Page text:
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Hoping to Grow Old? Some Longevity Calculators

The fastest growing population group in the US is the cohort aged 85 and older.

Some are lucky, healthy and financially strong. Others, not so much. Let’s hope you make it to advanced age and fit in that first fortunate group. Our statistically-conscious society is overflowing with calculators, tools to estimate life expectancy.

Here are a bunch of them, for your planning purposes, your serious reflections on mortality, or just your simple amusement.

From Dr. Thomas Perls, a researcher in geriatrics. “The Living to 100 Life Expectancy Calculator uses the most current and carefully researched medical and scientific data in order to estimate how old you will live to be. Most people score in their late eighties… how about you?”

From the Wharton School at University of Pennsylvania


“Most of us tend to underestimate life spans. And that’s not surprising, says Eileen Sharkey, chairwoman of Sharkey, Howes & Javer, a financial planning firm in Denver. Many people, she notes, still have an image in their minds of (in particular) grandparents retiring – and dying relatively soon after. “We’re still fighting that problem,” she says – when, in fact, individuals age 85-plus are the fastest-growing population group in the country.”

From the Social Security Administration

Special tip here: Wait till age 70 if you can afford it to collect your benefits. Let’s say your benefit would be $1,000 a month at age 66, the official age for full benefits. But it you wait, there is a bonus of 8% for each year until age 70. You don’t have to keep working, you simply have to wait. At age 70, your benefit would be $1,320 a month. That bonus is for the rest of your life. You are ahead of the game financially if you make it to age 81 or 82.

Some Words of Wisdom from Mark Twain

When you are through fooling with these calculators, enjoy the wisdom of Mark Twain. Some excerpts from his 70th birthday speech to a dinner of family and friends:

“The seventieth birthday! It is the time of life when you arrive at a new and awful dignity; when you may throw aside the decent reserves which have oppressed you for a generation, and stand unafraid and unabashed upon your seven-terraced summit and look down and teach – unrebuked. You can tell the world how you got there. It is what they all do. I have been anxious to explain my own system this long time, and now at last I have the right.

“I have achieve my seventy years in the usual way: by sticking strictly to a scheme of life which would kill anybody else. It sounds like an exaggeration, but that is really the common rule for attaining old age. When we examine the programme of any of these garrulous old people we always find that the habits which have preserved them would have decayed us. I will offer here, as a sound maxim this: that we can’t reach old age by another man’s road.

He Goes to Bed Sometimes.

“We have no permanent habits until we are 40. Then they begin to harden, presently they petrify, then business begins. Since 40 I have been regular about going to bet and getting up – and that is one of the main things. I have made it a rule to go to bed when there wasn’t anybody left to sit up with; and I have made it a rule to get up when I had to. This has resulted in an unswerving regularity of irregularity.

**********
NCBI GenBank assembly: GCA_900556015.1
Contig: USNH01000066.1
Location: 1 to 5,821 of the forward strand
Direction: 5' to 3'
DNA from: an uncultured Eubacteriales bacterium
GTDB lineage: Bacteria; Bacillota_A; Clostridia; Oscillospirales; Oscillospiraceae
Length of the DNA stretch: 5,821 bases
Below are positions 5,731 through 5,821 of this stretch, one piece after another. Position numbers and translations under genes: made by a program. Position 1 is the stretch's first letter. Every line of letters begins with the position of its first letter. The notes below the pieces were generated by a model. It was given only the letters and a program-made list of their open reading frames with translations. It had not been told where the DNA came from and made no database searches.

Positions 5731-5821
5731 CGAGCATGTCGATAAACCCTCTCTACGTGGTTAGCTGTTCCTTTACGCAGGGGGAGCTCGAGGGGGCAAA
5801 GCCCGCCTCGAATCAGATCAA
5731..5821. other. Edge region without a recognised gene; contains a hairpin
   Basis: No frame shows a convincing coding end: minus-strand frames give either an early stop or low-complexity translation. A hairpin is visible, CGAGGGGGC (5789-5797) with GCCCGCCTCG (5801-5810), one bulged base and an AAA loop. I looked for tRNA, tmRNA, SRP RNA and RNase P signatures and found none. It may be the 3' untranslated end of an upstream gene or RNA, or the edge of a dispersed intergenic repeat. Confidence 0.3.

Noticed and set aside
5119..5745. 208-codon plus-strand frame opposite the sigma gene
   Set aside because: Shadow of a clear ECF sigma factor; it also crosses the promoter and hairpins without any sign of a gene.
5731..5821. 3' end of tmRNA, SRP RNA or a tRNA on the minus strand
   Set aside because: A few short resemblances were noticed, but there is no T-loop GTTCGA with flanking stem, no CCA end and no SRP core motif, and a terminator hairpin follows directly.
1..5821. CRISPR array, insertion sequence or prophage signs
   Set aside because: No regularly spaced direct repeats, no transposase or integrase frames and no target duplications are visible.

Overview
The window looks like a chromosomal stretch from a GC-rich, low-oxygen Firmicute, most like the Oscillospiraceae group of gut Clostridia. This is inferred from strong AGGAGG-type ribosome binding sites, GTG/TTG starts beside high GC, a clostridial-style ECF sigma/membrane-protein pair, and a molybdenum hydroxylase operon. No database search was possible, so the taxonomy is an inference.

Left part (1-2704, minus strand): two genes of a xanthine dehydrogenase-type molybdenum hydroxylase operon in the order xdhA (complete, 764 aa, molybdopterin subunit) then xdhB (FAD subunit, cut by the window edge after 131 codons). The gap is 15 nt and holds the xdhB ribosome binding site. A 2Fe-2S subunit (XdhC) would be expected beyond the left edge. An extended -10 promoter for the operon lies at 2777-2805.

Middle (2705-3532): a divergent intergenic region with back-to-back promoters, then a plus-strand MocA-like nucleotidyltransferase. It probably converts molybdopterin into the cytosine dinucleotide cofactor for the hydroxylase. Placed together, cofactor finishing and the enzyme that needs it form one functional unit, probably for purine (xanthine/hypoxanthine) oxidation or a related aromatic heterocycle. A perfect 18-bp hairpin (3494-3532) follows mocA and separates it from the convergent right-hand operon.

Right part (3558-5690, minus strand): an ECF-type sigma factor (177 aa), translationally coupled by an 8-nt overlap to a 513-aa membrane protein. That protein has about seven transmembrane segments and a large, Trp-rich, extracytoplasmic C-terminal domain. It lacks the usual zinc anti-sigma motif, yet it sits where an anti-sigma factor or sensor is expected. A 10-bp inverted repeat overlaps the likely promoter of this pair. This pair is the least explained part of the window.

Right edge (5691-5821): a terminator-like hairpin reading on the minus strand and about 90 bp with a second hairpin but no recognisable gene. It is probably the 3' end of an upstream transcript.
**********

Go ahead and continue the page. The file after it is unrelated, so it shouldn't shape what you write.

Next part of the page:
His Careful Diet

“In the matter of diet – which is another main thing – I have been persistently strict in sticking to the things which didn’t agree with me until one or the other got the best of it myself. But last Spring I stopped frolicking with mince pie after midnight; up to then I had always believed it wasn’t loaded. For thirty years I have taken coffee and bread at 8 in the morning, and no bite nor sup till 7:30 in the evening. Eleven hours. That is all right for me. Headachy people would not reach 70 comfortably by that road. And I wish to urge upon you this – which I think is wisdom – that if you find you can’t make 70 by any but an uncomfortable road, don’t you go. When they take off the Pullman and retire you to the rancid smoker, put on your things, count your checks, and get out at the first way station where there’s a cemetery.

His Love of Exercise

“I have never taken any exercise, except sleeping and resting, and I never intend to take any. Exercise is loathsome. And it cannot be any benefit when you are tired; I was always tired.

Do Things Your Way

“I desire now to repeat and emphasize that maxim: We can’t reach old age by another man’s road. My habits protect my life, but they would assassinate you.

“I have lived a severely moral life. But it would be a mistake for other people to try that, or for me to recommend it. Very few would succeed: you have to have a perfectly colossal stock of morals; and you can’t get them on a margin. Morals are an acquirement – like music, like a foreign language, like piety, poker, paralysis – no man is born with them. I wasn’t myself. I started poor. I hadn’t a single moral. There is hardly a man in this house that is poorer than I was then. Yes, I started like that – the world before me, not a moral in the slot. Not even an insurance moral.”

A gallery of Twain quotes




Written by Bob Rosenblatt

Bob Rosenblatt is a researcher, writer and journalist who helps people looking for up-to-date answers and information on the perplexing issues at the intersection of finances and aging. Bob publishes a weekly report — please take a moment to subscribe in the upper right hand corner of this page.

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